The Faculty for the Future program, launched in 2004 by the Schlumberger Foundation, awards fellowships to women from developing and emerging economies to pursue PhD or Post-doctoral research in science, technology, engineering and mathematics (STEM) at leading universities worldwide.
Faculty for the Future fellowships are based on actual expenses to be incurred by the applicant only. This typically includes university tuition and bench fees, accommodation costs and a living allowance (e.g., food, a small allowance for books and supplies, medical insurance, child care, transport costs) in addition to a budget for initial travel to the host country, visa charges as well as conference expenses. Funding can be up to USD 50,000 per year for PhD courses and a maximum of USD 40,000 for post-doc research programs.
For additional details and FAQs, visit Faculty for the Future.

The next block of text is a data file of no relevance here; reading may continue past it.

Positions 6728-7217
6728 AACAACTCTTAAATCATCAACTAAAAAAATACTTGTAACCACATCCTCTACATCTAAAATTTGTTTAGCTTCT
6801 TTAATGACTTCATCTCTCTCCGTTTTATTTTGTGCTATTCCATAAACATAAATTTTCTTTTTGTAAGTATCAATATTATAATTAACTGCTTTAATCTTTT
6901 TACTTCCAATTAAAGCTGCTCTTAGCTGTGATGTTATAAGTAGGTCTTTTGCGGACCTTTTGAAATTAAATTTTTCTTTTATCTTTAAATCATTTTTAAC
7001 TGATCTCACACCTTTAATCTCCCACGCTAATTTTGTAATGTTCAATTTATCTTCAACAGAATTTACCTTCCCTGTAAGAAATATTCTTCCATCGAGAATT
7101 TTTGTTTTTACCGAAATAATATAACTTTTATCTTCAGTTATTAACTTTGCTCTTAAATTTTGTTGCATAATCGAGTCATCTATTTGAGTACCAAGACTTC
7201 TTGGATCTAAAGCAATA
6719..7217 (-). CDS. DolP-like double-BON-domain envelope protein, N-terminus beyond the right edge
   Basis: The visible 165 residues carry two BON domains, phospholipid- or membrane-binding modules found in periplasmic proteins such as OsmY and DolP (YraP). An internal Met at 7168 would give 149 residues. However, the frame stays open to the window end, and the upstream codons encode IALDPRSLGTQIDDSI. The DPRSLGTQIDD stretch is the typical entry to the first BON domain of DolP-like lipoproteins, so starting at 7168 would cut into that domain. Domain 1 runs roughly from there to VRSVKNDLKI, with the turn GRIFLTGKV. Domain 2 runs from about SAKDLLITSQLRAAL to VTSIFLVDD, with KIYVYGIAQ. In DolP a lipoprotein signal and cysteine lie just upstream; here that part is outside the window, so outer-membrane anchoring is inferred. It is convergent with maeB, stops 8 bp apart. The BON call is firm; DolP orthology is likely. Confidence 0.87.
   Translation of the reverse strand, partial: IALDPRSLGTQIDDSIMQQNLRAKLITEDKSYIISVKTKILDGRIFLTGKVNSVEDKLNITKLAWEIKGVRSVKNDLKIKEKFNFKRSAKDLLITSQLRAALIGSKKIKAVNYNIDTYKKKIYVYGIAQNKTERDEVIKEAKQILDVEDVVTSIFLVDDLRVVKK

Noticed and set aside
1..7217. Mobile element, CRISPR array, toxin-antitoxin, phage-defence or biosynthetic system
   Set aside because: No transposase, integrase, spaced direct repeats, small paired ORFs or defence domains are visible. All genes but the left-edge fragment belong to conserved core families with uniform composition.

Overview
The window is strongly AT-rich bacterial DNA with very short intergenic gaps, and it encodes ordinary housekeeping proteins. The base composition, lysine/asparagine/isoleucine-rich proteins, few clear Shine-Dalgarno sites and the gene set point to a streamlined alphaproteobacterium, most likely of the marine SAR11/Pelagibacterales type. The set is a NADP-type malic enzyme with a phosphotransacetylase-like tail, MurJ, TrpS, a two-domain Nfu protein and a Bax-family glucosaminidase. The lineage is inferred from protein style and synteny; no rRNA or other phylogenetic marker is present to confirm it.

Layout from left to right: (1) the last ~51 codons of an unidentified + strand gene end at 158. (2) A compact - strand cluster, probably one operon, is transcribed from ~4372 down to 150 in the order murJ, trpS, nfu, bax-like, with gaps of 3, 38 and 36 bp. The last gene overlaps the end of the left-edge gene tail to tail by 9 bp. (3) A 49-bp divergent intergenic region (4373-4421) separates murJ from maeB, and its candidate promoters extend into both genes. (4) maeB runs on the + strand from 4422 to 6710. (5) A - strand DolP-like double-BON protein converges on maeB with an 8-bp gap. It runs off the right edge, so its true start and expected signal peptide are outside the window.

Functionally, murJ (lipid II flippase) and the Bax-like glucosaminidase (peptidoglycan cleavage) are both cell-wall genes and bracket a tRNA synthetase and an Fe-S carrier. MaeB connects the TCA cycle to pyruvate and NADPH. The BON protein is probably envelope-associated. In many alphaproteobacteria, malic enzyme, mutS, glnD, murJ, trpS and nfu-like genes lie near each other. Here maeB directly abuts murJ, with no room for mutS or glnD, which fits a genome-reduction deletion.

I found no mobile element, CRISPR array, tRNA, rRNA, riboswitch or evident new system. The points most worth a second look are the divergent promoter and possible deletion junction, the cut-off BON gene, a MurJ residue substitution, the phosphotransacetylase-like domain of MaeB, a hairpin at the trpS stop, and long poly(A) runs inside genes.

You are eligible only if you meet all of the following criteria:
- you are a female citizen of a developing country or emerging economy. You are not eligible if you hold dual citizenship of which one is citizenship of a developed country. (Note: If you have been awarded a grant and then obtain citizenship of a developed country, the grant will be discontinued as of the date of such additional citizenship)
- you are preparing for PhD or postdoctoral studies in the physical sciences, engineering, and related disciplines; awards in biological sciences are limited to interdisciplinary research between physical and biological sciences (see this PDF for typical disciplines awarded)
- you are currently enrolled, have been admitted to, or have applied to a host university or research institute abroad; if you are applying for a “sandwich” PhD, it is essential that the final degree is awarded by the host university abroad, not from the home country university
- you have a proven track record of teaching experience
- you hold an excellent academic record
- you can demonstrate active participation in faculty life and outreach programs to encourage young women to pursue studies in the sciences
- you are willing to contribute to the socioeconomic development of your home country and region by strengthening the faculties in your home universities, pursuing relevant research, or using your scientific expertise to address public policy matters.